We just booked tickets to Thailand for this spring! Aron and I were there ten years ago on our honeymoon, and we’d always said we’d like to go back for our tenth anniversary. Nothing like the momentum of nostalgia and a romantic promise to make 21 hours of travel time with two kids seem doable!
But let me assure you: no matter how often you travel with kids, there is always a “what are we thinking?!”-moment when any long-haul flight confirmation pops up on the screen. If this is something you’re facing soon, I thought I’d share some of our favorite distractions for passing the time in the air (in the hopes, of course, that you’ll share in kind in the comments).
We definitely count these as necessary distractions. The best are things are dry, quiet, consumed slowly, and require minimal help. Finger foods (think grapes, pretzels, raisins, banana chips, dry cereal, baked veggie chips, dried apricots, etcetera) can be counted, stacked, arranged, and slowly doled out (or placed in a snack cup) to pass the time. Lollipops are a good choice for a special treat because they encourage quiet (while they see how long they can make it last without biting it), and they can help with things like clearing ears and queasy tummies.
Cheerios are an all-time favorite. I still make use of them for all kinds of activities that go way beyond snacking.
Tip: bring along no-spill thermoses to fill with milk or water in the terminal (these are my tried-and-true favorite—though be careful when opening in the air).
This one’s obvious. With Hudson, at age 5, we could probably pass him the iPad and he’d be content to play games and watch shows almost the entire flight—if we’d let him. We generally try to delay the hand-off as long as possible, but most screen-time rules go out the window on travel days. For shows, movies, and games, I usually check Common Sense Media for suggestions and then load up some fresh content—for on and off the plane—before we travel. It was there that we discovered the Toca Boca Apps which are all intended to be really open-ended for kids. The first big hit was Toca Nature, which lets you create biomes and care for the animals without rules or goals. And a lot of the apps have that sort of creative bent.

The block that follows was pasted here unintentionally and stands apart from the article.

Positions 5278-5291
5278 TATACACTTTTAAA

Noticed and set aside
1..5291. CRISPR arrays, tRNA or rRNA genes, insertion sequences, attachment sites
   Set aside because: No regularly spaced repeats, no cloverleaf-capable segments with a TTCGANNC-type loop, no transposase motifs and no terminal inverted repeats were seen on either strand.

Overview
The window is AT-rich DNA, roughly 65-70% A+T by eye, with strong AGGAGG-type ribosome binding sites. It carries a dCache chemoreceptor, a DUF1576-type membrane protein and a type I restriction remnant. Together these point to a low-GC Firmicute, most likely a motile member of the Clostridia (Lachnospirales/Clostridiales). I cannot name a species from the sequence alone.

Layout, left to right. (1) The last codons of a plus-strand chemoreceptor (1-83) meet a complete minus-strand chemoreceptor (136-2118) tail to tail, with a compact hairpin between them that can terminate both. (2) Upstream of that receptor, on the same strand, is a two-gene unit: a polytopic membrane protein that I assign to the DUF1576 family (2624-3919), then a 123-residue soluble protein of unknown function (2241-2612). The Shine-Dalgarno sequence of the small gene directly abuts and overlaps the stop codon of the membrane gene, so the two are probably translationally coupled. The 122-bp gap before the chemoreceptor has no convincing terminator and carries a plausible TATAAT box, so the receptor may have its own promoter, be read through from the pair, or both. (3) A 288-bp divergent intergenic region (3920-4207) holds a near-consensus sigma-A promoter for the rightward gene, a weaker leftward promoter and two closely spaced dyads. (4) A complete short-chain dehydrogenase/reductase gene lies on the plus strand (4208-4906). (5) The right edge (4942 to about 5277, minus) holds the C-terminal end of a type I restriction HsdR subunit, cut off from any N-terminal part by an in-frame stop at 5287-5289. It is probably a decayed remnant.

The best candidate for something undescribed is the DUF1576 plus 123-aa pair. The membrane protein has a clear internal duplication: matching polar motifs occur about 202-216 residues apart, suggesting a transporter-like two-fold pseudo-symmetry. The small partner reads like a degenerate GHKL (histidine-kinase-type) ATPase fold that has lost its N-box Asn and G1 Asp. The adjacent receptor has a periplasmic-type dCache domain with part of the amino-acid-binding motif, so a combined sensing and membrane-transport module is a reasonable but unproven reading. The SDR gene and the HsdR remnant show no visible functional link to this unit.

They also have a new addition, Toca TV, a video-streaming service with videos from around the web that is going to be a great addition for travel off the plane—for times when you have a WiFi or data connection. The content is a mix of original Toca Boca and popular kids’ YouTube, best for kids ages 5-9. But there’s never any third-party advertising, sponsored product placement, or pre-roll ads and everything is prescreened to be age-appropriate. The kids can also use the app to make their own videos and play with animated filters and such. We love Toca Boca, so I’ve actually partnered with them to spread the word about Toca TV. If you’d like to try it out, there’s a code below to get your first month free when you sign up.
I’ve written about Common Sense Media before, and I use it all the time to find new screen content. Thinkrolls by AvoKiddo is another current favorite game to play with Hudson. At two, Skyler is less likely to be entertained by these things. She will occasionally watch a show with Hudson (recent favorites include: Daniel Tiger, the Winnie the Pooh movie, and Lost at Sea) or play a game, like Toca Band.
The activity books that best hold our kids’ interest seems to change from one flight to the next, but some winners have been: